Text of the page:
Previous program development efforts in this area at RCE had focused solely on technical issues. However, these initial interviews showed that social and legal issues were just as important. The interviews also showed that the interviewed agents had concerns regarding land application that they wanted to articulate and that they felt that technical guidelines were needed to enable agents to respond appropriately to farmers' inquiries. Using data results from the interviews, the following workshop agenda was developed:

  • Listing and ranking of concerns about land application of sewage sludge.
  • Discussion of concerns with experts from the Cornell Waste Management Institute. This was requested by agricultural agents who had heard about the publication "Case for Caution," which raises concerns about land application of sewage sludge.
  • Status of RCE's technical guidelines for land application and Rutgers' official position on land application.

Workshop and Meeting Evaluations

Twenty-one agricultural agents and specialists volunteered to participate in this workshop. This was considered a large number of participants because it was the beginning of the growing season, the busiest time of the year for agents. Because all stakeholders were so anxious to resolve the issues involved, the workshop could not be scheduled at a more convenient time.

At the beginning, all participants described their top three concerns regarding the use of sewage sludge, and a list of concerns was created. Extension agents' and specialists' concerns, in order of priority were:

  • Liability,
  • Quality of sewage sludge,
  • Limitation of future land use,
  • The need for RCE's technical guidelines, and
  • Unknowns.

During the discussion about the need for RCE's technical guidelines, a representative of the RCE administration emphasized how important it is that all information RCE provides is supported by sound scientific studies. During the discussion about "where to go from here," the suggestion to form an RCE Biosolids Working Group was made. The tasks of the group were 1) to develop fact sheets, including a fact sheet entitled "Questions to Ask Before Considering Application on Farmland" for farmers and Extension agents, and 2) to review and revise RCE's technical guidelines for land application of sewage sludge on agricultural land.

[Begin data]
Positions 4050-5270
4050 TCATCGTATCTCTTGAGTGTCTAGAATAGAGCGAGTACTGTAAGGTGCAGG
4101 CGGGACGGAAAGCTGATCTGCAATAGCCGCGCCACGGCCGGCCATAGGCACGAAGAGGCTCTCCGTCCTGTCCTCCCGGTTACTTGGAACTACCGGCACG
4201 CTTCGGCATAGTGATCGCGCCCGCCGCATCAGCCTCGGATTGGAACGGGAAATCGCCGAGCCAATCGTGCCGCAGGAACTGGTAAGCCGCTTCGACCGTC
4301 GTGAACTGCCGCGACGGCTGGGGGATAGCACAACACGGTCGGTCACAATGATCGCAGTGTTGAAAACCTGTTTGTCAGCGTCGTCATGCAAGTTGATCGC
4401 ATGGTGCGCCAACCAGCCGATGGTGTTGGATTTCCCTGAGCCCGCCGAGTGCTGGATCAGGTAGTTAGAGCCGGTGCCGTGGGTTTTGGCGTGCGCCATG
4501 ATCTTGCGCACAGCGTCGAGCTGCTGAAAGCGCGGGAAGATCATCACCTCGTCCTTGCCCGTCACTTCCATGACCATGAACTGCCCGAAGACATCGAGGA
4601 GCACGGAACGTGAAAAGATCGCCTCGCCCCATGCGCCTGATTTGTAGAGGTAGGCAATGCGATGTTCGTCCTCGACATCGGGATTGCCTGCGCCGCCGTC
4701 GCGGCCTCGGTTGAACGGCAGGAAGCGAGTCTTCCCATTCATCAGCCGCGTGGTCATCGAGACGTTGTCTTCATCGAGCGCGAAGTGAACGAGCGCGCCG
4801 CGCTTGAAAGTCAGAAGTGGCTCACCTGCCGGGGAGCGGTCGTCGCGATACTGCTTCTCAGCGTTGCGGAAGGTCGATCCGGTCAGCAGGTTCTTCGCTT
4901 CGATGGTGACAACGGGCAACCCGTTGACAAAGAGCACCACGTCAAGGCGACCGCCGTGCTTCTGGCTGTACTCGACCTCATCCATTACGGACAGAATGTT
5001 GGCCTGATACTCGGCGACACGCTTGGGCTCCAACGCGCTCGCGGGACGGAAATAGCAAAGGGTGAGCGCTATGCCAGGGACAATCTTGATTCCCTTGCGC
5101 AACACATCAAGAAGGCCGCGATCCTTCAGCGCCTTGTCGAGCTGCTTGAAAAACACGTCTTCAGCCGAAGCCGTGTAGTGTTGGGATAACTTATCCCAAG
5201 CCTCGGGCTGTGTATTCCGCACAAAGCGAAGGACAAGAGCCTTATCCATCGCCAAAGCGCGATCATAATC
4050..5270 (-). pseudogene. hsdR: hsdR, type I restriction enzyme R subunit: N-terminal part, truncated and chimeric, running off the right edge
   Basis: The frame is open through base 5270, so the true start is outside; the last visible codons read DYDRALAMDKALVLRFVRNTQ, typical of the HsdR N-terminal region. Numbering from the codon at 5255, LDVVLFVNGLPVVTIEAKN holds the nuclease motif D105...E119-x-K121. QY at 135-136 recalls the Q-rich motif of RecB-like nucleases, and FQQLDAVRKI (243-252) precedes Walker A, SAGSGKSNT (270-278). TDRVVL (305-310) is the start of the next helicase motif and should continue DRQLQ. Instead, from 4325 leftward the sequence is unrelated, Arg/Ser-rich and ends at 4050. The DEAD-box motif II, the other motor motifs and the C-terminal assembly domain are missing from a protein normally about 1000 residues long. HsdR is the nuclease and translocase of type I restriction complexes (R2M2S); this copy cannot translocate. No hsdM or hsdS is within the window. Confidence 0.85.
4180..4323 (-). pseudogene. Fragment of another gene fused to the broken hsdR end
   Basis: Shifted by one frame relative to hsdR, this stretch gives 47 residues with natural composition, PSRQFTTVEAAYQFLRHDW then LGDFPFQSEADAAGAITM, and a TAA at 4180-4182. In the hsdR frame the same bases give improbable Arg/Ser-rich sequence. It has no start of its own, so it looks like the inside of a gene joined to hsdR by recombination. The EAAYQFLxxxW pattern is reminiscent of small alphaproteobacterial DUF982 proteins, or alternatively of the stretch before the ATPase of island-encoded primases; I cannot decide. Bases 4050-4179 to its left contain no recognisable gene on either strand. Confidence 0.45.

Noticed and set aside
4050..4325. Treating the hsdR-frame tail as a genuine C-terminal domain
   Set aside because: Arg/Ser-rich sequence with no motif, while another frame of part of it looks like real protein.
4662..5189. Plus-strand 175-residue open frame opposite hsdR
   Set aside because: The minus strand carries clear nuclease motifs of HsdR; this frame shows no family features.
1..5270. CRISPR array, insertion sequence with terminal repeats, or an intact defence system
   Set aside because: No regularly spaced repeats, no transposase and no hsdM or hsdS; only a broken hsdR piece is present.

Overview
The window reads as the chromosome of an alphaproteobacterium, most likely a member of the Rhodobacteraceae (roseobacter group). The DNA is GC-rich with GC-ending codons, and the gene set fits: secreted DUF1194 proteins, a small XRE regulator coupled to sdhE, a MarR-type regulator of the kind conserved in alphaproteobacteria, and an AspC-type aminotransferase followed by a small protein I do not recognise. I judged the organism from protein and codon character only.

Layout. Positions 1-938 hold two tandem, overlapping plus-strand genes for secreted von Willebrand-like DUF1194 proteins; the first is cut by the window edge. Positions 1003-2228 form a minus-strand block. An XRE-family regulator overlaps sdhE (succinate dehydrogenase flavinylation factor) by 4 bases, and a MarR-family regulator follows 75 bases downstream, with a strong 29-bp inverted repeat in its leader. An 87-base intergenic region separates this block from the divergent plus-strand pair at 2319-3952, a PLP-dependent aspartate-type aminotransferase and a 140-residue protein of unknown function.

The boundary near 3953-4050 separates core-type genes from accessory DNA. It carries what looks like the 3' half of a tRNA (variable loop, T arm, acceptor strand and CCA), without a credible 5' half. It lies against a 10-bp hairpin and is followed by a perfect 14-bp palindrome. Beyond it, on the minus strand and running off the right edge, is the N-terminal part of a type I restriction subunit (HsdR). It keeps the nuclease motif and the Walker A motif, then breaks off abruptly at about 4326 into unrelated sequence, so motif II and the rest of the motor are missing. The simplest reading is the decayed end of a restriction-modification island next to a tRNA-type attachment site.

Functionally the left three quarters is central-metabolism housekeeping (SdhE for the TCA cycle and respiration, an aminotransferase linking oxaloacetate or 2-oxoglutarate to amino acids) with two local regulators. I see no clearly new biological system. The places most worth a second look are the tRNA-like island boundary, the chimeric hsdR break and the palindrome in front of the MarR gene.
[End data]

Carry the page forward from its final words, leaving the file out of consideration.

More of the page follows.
Thirteen of the 21 participants filled out the evaluation forms after the meeting. Only 13 responded, because, due to the inconvenient time, some individuals left early. All of the evaluations indicated that the meeting was well organized, productive, and useful for their work. When asked about the usefulness of various agenda items, respondents considered the initial discussion about their concerns and the discussion with the Cornell Waste Management Institute most useful. When asked what topics they would like to have covered at future meetings, respondents mentioned:

  • RCE's technical guidelines,
  • Health issues,
  • New crops,
  • Effect of heavy metals on horticultural crops,
  • Outreach materials used in surrounding states, and
  • Growers' perceptions.

In addition, several requested the chance to review RCE's technical guidelines as they were revised. When asked for additional comments, one respondent said, "We have waited long enough. Make this a high priority, and make a stand on what we want to say to growers and the public."

The evaluation form included a list of potential fact sheet topics, which was created based on the telephone interviews. Two issues received top ranking, liability and technical guidelines for sewage sludge use. These issues were followed in importance by sewage sludge quality and variability, heavy metals in sewage sludge, regulations, and human health issues.

Biosolids Working Group and Meeting Evaluations

The Biosolids Working Group consisted of 11 members, mostly Extension agents and specialists. Areas of expertise included:

  • Field and forage crops,
  • Vegetable crops,
  • Dairy livestock,
  • Soil fertility,
  • Solid waste management, and
  • Environmental communication.

The diversity of the group ensured that various aspects of sewage sludge land application were covered. In order to include more Extension personnel in the discussion, members of the working group discussed relevant issues in their commodity groups. When necessary, other experts and commodity groups were contacted for factual advice. For example, an environmental law professor was contacted about legal issues.

During the nine subsequent working group meetings, members presented information about certain topics, which were identified at each previous meeting, and RCE's technical guidelines and fact sheets were reviewed. After RCE's technical guidelines were revised and the fact sheets were drafted based on working group discussions, the outreach materials were discussed with the RCE administration, which would be ultimately responsible for the release of the developed materials. A lot of time was spent preparing for each meeting to ensure they would be productive and to reduce the number of meetings necessary to accomplish the task.